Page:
The SA National Defence Force (SANDF) development programme Project Koba-Tlala moved into a previously uncharted area of food production which, because it is based on hydroponics, has good potential for commercialisation.
Koba-Tlala is driven by the Director, Army Reserves, Brigadier General Gerhard Kamffer for the national defence force. The project is seen as part of the force’s contribution to government’s nine point National Development Plan.
Areas it is currently working in include providing training for Reserves in the security sector, community work and agriculture, whether on domestic or larger scale.
This aspect of Koba-Tlala has gone a step further than the accepted method of using soil as a growing medium and was recently inaugurated by two Free State Reserve Force units – regiments President Steyn and Bloemspruit.
A week-long course concentrating on the basics of hybrid hydroponics was run for 18 part-time soldiers. “They are now equipped to return to their communities and put this skill into action as far as self-sufficiency in vegetable production is concerned,” project officer Lieutenant Colonel Philip Coetzer said.
There are hopes the hydroponic skillset will be transferred to the soldiers’ families and the wider community. This, if properly managed by the community, could generate income from growing, processing and selling the fresh produce.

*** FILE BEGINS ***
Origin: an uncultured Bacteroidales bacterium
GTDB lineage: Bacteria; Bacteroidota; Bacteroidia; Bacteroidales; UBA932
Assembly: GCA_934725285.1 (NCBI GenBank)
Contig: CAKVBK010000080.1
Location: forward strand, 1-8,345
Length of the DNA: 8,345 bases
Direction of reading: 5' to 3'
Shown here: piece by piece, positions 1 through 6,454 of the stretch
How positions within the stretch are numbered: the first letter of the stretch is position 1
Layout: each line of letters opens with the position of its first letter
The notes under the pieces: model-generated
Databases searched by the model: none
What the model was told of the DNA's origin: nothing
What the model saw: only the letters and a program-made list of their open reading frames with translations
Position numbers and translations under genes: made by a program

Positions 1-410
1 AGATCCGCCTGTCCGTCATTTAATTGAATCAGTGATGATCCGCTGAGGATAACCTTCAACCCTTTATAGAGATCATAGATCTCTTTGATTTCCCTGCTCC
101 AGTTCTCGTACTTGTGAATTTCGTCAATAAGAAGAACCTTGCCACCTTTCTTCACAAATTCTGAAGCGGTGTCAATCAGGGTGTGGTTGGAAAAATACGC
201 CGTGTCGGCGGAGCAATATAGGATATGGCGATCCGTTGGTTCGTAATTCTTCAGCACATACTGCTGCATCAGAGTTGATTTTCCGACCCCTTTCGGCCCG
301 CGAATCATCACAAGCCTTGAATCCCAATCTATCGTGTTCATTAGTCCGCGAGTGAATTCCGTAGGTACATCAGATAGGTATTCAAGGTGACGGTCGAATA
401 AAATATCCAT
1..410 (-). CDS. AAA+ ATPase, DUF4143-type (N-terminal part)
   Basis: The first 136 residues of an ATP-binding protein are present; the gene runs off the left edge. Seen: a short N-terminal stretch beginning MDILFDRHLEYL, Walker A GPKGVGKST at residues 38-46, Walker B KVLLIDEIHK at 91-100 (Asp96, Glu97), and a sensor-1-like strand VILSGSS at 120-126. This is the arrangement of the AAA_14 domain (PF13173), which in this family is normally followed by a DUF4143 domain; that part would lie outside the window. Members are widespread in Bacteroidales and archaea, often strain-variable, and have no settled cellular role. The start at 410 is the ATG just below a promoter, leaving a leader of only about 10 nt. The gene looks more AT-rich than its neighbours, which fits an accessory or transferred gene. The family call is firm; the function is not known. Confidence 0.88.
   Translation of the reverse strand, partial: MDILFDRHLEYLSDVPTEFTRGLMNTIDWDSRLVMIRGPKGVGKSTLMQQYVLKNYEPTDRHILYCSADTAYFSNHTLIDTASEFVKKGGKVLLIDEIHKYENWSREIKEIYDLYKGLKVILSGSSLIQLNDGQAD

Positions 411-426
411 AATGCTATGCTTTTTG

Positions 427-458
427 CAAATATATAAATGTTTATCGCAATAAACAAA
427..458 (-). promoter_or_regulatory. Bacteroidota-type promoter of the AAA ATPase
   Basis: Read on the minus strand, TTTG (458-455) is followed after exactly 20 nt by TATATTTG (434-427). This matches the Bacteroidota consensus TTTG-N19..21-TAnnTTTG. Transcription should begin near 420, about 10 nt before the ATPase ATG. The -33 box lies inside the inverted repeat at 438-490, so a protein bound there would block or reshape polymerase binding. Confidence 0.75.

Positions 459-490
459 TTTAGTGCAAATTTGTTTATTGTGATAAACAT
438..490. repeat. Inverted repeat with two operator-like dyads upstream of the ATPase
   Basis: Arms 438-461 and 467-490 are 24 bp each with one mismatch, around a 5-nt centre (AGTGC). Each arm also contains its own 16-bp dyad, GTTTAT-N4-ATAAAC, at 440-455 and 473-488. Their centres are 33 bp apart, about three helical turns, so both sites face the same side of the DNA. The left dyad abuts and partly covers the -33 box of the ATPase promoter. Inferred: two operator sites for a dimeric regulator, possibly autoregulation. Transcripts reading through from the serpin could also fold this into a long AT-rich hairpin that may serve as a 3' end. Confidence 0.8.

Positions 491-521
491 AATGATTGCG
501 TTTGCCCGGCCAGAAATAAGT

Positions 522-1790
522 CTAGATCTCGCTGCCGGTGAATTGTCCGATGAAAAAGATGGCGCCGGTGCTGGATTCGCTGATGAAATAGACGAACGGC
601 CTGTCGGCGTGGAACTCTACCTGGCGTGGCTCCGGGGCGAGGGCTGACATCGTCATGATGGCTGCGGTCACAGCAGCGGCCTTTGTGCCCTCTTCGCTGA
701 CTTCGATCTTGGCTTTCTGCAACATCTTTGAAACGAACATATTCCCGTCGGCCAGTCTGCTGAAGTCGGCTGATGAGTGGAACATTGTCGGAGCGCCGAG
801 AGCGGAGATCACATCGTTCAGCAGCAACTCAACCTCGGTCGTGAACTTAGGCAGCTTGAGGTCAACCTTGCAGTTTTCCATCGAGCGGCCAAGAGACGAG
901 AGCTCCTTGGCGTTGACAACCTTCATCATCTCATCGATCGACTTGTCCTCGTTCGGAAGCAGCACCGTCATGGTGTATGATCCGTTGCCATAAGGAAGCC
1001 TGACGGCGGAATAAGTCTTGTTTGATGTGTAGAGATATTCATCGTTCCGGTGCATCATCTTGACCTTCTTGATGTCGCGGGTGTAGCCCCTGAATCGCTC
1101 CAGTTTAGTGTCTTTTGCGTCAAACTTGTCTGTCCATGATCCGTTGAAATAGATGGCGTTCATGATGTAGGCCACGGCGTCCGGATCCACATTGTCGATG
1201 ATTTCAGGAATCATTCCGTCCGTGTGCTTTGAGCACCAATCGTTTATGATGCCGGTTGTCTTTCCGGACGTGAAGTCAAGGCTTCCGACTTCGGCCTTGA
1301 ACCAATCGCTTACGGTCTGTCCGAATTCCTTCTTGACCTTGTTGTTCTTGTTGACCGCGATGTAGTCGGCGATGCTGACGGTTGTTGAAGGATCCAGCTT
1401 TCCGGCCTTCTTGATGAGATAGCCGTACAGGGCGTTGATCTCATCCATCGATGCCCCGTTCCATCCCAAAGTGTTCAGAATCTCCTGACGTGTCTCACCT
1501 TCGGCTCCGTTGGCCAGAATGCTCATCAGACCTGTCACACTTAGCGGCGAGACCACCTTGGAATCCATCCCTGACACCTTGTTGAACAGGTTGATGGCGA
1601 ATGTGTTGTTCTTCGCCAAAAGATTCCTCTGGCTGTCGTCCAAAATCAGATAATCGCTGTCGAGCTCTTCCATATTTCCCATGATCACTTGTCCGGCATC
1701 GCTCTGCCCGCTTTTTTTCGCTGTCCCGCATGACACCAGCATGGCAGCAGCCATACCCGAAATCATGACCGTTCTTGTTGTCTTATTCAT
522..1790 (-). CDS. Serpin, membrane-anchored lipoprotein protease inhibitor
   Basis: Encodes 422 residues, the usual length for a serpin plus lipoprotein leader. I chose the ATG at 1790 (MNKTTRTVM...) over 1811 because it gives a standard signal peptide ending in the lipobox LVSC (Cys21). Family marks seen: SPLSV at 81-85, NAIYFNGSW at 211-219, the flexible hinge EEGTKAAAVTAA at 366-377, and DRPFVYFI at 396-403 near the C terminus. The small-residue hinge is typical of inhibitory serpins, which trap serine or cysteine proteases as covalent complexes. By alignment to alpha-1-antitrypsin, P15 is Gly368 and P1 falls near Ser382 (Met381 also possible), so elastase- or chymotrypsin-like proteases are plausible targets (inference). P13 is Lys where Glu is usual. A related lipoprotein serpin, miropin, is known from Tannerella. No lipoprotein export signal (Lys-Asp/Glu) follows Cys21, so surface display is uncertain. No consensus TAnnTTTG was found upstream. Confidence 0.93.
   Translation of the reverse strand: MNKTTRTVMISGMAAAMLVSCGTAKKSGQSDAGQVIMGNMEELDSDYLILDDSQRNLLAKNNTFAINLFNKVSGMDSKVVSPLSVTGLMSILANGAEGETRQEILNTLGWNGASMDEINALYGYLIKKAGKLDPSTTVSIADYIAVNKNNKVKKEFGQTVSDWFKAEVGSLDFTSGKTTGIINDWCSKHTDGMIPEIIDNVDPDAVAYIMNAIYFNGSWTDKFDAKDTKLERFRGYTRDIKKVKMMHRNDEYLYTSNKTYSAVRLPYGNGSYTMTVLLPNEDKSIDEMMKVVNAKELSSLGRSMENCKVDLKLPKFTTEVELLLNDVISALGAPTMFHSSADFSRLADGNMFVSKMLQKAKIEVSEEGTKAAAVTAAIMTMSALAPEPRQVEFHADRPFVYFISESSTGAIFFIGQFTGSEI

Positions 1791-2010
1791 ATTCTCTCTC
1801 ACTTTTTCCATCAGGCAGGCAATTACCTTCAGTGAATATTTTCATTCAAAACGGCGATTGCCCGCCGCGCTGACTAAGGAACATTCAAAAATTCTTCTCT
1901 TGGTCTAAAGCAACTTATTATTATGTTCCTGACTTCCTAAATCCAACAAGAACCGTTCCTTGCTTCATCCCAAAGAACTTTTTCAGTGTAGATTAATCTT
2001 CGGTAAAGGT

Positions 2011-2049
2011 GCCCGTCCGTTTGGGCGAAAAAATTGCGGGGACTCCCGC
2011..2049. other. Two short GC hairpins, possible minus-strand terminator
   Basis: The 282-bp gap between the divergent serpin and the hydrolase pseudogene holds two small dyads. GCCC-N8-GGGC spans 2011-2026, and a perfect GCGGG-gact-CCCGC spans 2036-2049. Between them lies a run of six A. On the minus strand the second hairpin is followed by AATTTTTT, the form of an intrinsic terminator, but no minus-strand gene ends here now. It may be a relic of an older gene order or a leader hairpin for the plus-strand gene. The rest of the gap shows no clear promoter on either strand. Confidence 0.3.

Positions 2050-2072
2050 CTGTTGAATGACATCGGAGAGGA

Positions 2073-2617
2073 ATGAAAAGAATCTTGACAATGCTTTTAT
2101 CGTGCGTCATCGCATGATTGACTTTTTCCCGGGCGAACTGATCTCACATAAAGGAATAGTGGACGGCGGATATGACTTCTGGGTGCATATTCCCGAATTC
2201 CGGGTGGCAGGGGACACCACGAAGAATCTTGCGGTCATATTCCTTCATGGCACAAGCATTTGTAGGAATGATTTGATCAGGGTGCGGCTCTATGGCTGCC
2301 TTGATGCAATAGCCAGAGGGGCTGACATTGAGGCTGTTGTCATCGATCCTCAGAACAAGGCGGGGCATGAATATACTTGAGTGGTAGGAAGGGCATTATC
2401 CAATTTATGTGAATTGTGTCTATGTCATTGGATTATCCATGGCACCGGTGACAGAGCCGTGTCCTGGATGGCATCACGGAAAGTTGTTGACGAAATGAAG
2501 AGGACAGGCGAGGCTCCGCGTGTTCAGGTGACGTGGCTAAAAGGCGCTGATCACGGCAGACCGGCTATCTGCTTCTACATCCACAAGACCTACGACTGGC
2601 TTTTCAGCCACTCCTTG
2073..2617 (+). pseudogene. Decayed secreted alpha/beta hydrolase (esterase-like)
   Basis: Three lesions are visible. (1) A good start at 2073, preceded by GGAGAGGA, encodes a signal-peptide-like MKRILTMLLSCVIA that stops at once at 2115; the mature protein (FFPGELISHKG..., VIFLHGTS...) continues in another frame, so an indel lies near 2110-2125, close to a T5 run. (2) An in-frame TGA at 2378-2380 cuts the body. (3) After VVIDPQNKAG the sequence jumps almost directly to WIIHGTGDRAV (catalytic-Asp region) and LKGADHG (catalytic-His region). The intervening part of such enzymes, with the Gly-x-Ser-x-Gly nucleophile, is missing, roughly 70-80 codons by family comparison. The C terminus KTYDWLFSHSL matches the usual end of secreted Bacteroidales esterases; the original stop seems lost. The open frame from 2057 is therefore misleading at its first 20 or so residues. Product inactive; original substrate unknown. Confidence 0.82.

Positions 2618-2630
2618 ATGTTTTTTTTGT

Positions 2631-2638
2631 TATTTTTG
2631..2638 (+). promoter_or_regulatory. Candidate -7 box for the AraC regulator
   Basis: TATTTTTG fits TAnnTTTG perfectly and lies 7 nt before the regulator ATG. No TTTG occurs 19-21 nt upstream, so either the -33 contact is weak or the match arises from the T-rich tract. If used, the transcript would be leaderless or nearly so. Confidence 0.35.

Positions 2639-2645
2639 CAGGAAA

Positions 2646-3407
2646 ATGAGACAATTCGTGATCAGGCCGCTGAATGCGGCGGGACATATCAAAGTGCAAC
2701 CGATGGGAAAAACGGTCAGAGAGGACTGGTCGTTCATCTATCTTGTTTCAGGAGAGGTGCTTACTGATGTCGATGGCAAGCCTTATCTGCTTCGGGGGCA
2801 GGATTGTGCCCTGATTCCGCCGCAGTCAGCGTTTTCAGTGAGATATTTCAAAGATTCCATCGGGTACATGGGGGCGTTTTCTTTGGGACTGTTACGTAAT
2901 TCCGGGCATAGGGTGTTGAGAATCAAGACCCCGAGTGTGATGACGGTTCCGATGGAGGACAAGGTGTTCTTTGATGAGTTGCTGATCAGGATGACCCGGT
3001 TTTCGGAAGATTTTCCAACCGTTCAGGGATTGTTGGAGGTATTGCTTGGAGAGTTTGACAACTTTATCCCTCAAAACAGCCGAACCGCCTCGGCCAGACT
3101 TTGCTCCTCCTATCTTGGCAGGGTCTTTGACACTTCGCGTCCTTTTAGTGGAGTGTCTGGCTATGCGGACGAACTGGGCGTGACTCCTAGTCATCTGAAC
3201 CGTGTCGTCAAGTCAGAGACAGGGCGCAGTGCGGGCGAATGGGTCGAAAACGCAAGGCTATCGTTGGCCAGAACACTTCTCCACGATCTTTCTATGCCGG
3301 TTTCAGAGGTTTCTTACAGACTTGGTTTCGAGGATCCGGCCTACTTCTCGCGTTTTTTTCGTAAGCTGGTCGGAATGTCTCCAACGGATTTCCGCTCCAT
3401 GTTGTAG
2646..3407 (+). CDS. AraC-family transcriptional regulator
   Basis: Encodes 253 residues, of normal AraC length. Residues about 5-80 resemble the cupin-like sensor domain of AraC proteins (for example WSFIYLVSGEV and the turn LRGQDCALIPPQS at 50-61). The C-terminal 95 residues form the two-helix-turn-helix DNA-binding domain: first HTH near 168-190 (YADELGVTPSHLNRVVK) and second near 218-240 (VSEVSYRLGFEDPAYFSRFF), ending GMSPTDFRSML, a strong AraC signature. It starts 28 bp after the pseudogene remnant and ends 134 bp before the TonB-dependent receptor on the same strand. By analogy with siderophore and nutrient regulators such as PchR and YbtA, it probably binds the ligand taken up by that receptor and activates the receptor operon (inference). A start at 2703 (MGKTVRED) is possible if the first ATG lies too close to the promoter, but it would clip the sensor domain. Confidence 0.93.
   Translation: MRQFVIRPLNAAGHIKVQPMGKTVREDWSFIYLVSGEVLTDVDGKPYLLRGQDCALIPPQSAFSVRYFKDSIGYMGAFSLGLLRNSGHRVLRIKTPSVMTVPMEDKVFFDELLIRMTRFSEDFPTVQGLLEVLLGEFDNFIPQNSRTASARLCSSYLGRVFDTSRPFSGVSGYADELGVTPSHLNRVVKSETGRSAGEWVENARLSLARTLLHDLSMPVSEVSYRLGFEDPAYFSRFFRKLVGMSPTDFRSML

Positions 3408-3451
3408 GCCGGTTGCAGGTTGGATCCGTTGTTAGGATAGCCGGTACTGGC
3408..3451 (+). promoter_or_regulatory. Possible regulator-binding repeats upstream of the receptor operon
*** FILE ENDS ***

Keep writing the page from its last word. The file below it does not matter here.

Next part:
On the thinking behind Koba-Tlala, Coetzer said a large number of the more than eleven thousand volunteer members of the Army Reserves are among millions of South Africans, either unemployed or with part-time work. They only earn an income when called up for service which could be a border protection deployment or continental deployment as part of the UN mission in the DR Congo.
Explaining the involvement of the military in the National Development Plan Kamffer said one of the major challenges facing South Africa is upskilling citizens.
“Not only in formalised academic training situations but also at other levels which require investment for training instructors, training facilities and support systems to develop and manage learning material and administer courses.
“The SANDF has all that in place,” Kamffer said adding it has been training soldiers for many year and is now investigating a model to expand training from soldiering skills to other areas. This will in time see Reserve Force soldiers learn civilian skills and how to apply them.
“Project Koba-Tlala, in Tswana literally get rid of hunger, is a development project approved by the Department of Defence. It is driven by the Director Army Reserves on behalf of the SANDF and at its aim is to provide its part-time soldiers with civilian skills that are ‘portable’, even when the members are not in uniform.”
The first hybrid hydroponic course at Tempe, Bloemfontein, will be fully evaluated post-course and over a period of time to determine suitability. If successful it can be rolled out to other centres where the national defence force has a footprint, Coetzer said.